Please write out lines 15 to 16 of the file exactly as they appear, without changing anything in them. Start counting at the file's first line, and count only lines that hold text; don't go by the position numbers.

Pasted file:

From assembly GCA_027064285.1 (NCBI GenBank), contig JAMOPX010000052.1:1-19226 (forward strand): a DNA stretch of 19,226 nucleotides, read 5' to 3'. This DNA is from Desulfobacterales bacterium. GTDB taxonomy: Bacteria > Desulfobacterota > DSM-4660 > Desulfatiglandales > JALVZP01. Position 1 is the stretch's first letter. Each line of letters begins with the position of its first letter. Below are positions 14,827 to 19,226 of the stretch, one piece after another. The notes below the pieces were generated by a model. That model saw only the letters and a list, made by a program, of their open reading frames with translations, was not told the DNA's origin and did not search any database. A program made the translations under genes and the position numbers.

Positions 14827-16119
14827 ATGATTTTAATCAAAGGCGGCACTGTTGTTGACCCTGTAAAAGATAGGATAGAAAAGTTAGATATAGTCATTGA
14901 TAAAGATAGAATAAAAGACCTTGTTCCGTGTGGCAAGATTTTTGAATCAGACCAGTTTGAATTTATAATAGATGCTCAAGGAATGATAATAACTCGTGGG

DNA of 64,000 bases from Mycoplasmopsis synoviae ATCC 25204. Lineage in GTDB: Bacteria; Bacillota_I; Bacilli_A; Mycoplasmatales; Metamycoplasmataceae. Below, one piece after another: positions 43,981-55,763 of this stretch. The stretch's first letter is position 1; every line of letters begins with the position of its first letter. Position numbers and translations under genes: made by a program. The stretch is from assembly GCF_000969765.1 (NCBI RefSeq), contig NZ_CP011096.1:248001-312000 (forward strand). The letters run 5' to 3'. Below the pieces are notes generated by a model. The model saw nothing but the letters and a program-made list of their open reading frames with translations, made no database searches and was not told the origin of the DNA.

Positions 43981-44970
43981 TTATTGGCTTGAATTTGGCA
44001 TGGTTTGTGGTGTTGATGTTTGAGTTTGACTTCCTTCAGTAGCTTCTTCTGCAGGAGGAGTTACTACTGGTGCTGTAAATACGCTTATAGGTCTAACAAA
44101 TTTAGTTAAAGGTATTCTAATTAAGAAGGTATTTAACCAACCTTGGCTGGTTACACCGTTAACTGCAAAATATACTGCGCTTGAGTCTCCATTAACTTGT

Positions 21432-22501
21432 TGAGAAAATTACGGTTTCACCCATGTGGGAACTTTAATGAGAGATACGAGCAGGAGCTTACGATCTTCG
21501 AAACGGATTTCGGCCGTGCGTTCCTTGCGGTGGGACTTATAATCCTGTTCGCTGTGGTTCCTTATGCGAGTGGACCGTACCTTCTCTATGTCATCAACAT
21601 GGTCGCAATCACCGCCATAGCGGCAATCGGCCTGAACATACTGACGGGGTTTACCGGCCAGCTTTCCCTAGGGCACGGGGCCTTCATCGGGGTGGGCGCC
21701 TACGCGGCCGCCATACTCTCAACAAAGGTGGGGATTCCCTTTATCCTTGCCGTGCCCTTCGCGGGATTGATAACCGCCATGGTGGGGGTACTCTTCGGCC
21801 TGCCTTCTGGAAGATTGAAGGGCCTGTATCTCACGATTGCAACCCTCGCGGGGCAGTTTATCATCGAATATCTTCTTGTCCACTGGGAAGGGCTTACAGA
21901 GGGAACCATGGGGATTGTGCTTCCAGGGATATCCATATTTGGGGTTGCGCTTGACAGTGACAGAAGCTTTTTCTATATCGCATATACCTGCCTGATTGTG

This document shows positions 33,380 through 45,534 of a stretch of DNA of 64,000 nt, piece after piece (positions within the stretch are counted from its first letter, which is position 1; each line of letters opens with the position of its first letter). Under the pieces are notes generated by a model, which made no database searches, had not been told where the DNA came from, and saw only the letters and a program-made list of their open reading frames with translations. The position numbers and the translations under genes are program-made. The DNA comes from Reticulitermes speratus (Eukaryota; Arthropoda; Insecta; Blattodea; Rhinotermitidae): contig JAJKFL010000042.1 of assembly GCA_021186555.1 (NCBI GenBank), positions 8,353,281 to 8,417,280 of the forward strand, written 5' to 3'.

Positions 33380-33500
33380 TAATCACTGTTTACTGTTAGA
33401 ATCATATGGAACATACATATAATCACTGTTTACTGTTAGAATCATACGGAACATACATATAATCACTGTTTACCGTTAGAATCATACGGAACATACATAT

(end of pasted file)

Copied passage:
21801 TGCCTTCTGGAAGATTGAAGGGCCTGTATCTCACGATTGCAACCCTCGCGGGGCAGTTTATCATCGAATATCTTCTTGTCCACTGGGAAGGGCTTACAGA
21901 GGGAACCATGGGGATTGTGCTTCCAGGGATATCCATATTTGGGGTTGCGCTTGACAGTGACAGAAGCTTTTTCTATATCGCATATACCTGCCTGATTGTG